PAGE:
Vermont will allow campgrounds, marinas and lodging facilities like hotels to partially reopen next week, and additional sectors could resume in the coming weeks, Gov. Phil Scott said Friday.

“If the data continues to move in the right direction, we’ll be turning the spigot more and more,” Scott said at a news conference. “Between now and June 1, you can expect us to open up close-contact businesses like hair salons, indoor professional services, outdoor dining at restaurants, and increasing gathering size to 25.”

Nonessential gatherings with more than 10 people have been banned since March.

Meanwhile, Scott extended the state of emergency declaration to June 15. That also extends the state’s stay-at-home order, though Scott loosened it slightly. It lets Vermonters leave their homes to visit businesses that have been allowed to reopen, stay at in-state hotels and campgrounds, or have “limited social interactions and gatherings of 10 or fewer, preferably in outdoor settings,” in addition to continuing to be able to go out for essential reasons.

Starting next Friday, lodging facilities can start housing Vermont residents or out-of-staters who have self-quarantined for at least two weeks.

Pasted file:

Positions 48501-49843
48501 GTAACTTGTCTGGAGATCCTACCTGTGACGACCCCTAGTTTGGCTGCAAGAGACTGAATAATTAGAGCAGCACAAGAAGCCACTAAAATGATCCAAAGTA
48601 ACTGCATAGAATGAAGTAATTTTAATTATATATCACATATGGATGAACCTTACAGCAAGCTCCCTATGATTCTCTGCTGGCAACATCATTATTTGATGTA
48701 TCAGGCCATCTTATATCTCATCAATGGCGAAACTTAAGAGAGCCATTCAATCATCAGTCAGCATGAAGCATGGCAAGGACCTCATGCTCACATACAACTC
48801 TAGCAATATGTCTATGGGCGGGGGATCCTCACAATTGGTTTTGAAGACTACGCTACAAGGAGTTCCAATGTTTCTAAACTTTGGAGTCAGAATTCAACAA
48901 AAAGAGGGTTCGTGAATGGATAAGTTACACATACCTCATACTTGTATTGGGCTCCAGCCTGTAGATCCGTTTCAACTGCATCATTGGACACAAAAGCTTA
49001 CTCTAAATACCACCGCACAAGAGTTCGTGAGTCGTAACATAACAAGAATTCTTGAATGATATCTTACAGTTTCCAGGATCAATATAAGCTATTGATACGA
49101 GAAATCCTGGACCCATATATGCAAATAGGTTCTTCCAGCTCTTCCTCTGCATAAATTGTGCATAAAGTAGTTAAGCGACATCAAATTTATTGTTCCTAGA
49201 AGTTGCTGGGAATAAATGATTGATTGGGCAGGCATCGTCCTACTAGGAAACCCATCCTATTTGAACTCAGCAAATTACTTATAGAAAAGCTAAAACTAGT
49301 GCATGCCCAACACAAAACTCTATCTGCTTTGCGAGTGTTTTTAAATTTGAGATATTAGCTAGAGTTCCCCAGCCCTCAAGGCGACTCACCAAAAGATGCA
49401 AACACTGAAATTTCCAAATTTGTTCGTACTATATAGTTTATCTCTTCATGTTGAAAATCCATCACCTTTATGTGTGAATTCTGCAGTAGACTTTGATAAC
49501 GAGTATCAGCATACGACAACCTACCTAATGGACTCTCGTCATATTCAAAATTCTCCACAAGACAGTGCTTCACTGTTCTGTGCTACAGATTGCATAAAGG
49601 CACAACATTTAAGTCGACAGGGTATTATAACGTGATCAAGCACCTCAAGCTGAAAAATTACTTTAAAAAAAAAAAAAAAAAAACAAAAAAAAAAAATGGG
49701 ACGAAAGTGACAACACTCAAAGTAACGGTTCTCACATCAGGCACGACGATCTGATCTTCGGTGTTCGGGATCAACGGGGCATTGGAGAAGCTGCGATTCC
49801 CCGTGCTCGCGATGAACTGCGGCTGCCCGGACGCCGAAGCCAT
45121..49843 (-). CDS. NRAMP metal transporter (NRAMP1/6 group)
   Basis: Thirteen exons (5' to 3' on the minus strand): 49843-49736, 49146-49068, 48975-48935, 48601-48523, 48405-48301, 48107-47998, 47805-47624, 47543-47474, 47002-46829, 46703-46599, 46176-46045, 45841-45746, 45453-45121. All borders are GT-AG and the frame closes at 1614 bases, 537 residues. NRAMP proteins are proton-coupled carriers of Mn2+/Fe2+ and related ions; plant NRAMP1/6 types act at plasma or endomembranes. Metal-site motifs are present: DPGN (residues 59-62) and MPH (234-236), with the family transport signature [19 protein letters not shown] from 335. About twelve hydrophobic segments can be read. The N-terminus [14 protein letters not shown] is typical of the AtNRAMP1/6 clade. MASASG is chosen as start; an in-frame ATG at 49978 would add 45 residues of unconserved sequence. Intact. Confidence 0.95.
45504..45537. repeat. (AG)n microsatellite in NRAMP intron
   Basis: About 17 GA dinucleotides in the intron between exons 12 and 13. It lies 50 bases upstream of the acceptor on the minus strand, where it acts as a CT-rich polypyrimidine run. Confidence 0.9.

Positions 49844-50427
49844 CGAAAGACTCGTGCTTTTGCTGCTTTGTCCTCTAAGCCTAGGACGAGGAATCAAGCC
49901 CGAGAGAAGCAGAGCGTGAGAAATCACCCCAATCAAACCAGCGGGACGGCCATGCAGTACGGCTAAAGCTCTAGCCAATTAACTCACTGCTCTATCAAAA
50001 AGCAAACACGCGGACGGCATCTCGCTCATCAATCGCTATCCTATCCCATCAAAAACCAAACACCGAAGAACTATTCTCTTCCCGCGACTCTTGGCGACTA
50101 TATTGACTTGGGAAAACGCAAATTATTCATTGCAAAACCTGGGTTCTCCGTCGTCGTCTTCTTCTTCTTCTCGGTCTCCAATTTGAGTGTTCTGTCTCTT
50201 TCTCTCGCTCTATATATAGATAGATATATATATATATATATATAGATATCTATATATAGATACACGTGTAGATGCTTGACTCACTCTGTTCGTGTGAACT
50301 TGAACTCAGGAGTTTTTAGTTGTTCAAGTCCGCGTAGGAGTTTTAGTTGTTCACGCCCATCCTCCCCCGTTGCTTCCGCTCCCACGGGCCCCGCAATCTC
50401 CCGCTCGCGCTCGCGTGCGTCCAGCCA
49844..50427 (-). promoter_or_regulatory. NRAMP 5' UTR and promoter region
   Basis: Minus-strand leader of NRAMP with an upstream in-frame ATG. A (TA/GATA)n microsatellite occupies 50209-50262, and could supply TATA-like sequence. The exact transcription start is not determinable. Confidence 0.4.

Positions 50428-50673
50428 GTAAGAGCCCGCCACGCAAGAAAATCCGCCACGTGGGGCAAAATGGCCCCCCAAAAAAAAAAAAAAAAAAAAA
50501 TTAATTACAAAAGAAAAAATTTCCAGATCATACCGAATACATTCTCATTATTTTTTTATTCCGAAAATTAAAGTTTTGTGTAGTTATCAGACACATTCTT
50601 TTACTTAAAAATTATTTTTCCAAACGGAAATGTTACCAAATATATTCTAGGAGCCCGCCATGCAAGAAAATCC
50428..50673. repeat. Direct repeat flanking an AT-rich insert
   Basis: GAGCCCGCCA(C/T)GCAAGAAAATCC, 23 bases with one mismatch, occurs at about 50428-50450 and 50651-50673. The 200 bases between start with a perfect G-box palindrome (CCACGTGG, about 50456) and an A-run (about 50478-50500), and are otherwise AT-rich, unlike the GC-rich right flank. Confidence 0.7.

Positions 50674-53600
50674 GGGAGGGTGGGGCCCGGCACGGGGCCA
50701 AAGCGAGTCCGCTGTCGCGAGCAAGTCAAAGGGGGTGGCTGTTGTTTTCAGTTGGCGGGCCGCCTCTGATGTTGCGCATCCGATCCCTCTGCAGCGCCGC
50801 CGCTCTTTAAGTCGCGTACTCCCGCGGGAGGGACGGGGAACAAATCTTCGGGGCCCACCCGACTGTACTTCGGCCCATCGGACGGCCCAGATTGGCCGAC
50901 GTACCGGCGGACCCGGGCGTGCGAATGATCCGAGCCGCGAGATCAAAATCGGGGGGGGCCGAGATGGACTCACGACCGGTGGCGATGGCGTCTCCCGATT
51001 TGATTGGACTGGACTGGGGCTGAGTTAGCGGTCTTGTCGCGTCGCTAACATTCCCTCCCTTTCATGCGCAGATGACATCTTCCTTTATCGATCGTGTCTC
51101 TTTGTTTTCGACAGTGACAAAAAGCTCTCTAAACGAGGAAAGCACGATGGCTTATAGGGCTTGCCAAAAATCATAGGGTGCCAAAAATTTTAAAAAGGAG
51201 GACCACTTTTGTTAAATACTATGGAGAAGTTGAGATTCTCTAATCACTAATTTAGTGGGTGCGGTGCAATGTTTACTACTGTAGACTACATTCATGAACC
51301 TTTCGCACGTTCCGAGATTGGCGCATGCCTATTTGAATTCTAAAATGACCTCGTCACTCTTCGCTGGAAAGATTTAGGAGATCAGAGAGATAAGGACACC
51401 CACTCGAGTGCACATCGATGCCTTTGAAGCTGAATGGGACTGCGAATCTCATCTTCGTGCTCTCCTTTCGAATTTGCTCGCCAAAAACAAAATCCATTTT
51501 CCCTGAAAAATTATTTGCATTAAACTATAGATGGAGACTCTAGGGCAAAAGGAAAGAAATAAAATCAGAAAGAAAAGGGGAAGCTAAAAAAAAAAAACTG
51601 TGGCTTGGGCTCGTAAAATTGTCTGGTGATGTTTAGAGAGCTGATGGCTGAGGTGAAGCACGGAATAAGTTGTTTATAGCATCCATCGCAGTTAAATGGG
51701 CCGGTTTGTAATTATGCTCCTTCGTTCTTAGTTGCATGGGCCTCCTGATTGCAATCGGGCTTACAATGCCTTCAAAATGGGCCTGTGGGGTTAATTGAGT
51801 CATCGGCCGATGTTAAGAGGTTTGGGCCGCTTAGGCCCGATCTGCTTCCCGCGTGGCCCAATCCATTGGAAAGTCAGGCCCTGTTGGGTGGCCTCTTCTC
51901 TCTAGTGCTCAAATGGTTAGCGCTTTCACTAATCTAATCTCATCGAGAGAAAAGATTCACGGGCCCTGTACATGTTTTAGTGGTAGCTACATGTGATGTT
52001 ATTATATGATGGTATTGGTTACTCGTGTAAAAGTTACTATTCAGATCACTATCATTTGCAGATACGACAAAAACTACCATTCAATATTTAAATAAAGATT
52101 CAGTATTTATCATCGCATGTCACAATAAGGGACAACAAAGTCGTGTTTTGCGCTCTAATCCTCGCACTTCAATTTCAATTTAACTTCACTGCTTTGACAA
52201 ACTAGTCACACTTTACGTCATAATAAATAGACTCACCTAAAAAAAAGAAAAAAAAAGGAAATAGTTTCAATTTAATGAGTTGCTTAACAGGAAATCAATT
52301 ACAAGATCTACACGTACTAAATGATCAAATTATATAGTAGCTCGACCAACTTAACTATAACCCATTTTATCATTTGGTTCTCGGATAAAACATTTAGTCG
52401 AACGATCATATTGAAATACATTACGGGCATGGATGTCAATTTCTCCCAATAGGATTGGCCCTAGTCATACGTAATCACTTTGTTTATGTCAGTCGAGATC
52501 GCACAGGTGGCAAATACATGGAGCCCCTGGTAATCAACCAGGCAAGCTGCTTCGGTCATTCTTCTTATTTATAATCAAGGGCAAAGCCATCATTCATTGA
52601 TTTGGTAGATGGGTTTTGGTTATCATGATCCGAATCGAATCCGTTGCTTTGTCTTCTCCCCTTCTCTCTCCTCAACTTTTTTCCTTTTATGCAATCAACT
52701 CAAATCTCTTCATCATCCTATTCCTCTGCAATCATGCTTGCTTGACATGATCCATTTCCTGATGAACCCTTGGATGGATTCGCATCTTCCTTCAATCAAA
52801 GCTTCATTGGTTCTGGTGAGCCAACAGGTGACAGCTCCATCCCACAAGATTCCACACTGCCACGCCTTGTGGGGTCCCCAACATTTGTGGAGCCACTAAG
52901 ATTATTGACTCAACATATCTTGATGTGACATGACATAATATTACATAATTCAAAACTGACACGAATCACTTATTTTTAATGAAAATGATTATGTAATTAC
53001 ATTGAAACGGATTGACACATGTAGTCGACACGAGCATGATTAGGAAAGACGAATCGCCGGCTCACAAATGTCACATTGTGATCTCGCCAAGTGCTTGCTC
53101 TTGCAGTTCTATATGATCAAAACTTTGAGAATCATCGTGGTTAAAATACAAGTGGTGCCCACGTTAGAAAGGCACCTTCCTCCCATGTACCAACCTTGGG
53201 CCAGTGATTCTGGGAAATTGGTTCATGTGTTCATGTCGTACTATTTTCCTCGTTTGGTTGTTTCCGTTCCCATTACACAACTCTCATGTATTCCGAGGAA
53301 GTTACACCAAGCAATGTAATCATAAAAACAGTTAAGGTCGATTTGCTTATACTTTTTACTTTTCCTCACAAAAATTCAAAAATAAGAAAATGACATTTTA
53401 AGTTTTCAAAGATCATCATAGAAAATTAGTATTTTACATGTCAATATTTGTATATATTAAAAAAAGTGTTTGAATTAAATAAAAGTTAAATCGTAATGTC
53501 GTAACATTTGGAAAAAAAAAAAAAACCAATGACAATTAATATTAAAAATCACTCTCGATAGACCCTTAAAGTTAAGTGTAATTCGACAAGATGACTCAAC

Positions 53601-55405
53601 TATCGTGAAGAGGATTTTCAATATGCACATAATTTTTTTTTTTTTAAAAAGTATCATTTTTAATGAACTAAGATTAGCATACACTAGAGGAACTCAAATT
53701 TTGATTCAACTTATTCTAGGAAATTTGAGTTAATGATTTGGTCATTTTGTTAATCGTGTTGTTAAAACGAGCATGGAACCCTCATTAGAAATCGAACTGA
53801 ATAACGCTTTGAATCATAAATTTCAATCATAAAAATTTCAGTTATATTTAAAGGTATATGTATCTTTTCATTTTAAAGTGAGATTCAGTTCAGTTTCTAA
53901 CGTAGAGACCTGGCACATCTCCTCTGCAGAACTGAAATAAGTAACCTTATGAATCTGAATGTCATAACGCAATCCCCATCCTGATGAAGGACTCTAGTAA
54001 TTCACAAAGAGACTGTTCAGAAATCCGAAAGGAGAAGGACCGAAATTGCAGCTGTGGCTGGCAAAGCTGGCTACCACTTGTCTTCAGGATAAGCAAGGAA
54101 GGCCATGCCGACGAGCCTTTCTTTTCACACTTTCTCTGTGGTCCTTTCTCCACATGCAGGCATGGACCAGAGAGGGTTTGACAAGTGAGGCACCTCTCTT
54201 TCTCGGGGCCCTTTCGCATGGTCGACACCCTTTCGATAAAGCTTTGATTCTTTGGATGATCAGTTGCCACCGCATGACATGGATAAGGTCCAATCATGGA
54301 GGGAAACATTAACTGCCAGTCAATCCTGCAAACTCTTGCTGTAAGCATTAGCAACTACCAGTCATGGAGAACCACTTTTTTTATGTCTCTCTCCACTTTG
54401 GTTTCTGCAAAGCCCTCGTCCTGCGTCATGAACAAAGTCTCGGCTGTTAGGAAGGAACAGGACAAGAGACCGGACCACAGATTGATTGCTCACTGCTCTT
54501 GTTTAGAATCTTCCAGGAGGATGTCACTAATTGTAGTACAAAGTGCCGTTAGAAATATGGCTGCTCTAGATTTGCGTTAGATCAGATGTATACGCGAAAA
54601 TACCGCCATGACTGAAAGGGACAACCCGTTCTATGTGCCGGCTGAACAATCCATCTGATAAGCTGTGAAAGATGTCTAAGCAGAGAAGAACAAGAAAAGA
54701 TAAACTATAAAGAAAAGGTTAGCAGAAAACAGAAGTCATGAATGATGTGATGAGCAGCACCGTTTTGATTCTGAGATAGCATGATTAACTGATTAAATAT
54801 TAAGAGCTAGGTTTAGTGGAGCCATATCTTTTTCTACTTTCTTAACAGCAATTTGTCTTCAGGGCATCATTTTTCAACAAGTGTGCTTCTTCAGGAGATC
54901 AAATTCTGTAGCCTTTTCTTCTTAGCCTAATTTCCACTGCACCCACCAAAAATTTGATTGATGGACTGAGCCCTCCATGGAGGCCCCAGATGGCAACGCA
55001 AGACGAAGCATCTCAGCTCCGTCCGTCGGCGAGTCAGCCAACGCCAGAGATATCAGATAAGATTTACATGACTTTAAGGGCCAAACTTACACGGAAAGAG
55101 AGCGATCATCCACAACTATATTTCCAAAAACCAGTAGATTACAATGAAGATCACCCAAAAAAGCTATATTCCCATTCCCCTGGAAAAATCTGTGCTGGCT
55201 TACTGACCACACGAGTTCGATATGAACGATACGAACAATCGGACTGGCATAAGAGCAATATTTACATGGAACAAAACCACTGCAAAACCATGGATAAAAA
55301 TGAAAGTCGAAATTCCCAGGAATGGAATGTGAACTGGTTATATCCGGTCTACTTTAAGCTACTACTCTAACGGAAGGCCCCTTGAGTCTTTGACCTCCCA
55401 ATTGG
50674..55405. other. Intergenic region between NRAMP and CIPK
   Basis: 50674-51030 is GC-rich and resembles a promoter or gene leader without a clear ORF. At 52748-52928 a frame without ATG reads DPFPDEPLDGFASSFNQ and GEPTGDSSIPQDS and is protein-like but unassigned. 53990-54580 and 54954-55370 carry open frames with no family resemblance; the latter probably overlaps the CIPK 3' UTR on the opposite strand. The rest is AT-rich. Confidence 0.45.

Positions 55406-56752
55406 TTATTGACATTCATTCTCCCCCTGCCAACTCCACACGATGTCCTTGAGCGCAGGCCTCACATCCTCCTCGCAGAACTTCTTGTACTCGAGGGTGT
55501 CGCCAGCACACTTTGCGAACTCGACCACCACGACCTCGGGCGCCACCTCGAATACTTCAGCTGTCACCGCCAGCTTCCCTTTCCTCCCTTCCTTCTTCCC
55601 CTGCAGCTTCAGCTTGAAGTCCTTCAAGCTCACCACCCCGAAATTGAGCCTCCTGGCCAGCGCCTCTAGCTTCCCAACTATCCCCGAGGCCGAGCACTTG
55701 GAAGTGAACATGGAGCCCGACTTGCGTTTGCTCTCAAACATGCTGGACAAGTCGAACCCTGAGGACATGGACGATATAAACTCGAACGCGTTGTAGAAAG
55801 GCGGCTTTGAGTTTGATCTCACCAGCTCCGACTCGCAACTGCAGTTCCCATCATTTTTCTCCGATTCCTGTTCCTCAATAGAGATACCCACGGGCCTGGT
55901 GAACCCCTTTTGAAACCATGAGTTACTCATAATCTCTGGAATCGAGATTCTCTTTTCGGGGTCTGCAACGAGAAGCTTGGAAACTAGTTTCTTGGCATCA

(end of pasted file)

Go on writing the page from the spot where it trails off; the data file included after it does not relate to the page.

Those facilities will be limited to 25 percent capacity, said Secretary of Commerce Lindsay Kurrle. Semi-permanent residents or essential workers do not count against that limit, she added.

Lodging operations will also have to comply with a range of other public-health measures, including limiting in-person services as much as possible and keeping a log of guests for at least 30 days in case contact tracing becomes necessary.

Mike Pieciak, commissioner of the Vermont Department of Financial Regulation, said officials continue to see evidence that the virus’ spread is slowing in the state.

“As of today, we have just one patient with COVID-19 in the ICU in Vermont, and our numbers continue to trend in a positive direction,” he said.

The state’s official tally of COVID-19 patients who have died — 53 — hasn’t changed in more than a week.

Since mid-April, Scott has gradually relaxed COVID-19-related restrictions on certain industries, though many remain subject to closure orders or limits on their capacity.

Scott said he’s tracking four key metrics as he makes those decisions: the share of hospital visits for illnesses resembling COVID-19, the number of occupied intensive-care beds, the rate of new cases and the percentage of tests coming back positive.

Paul Cuno-Booth can be reached at 352-1234, extension 1409, or pbooth@keenesentinel.com. Follow him on Twitter

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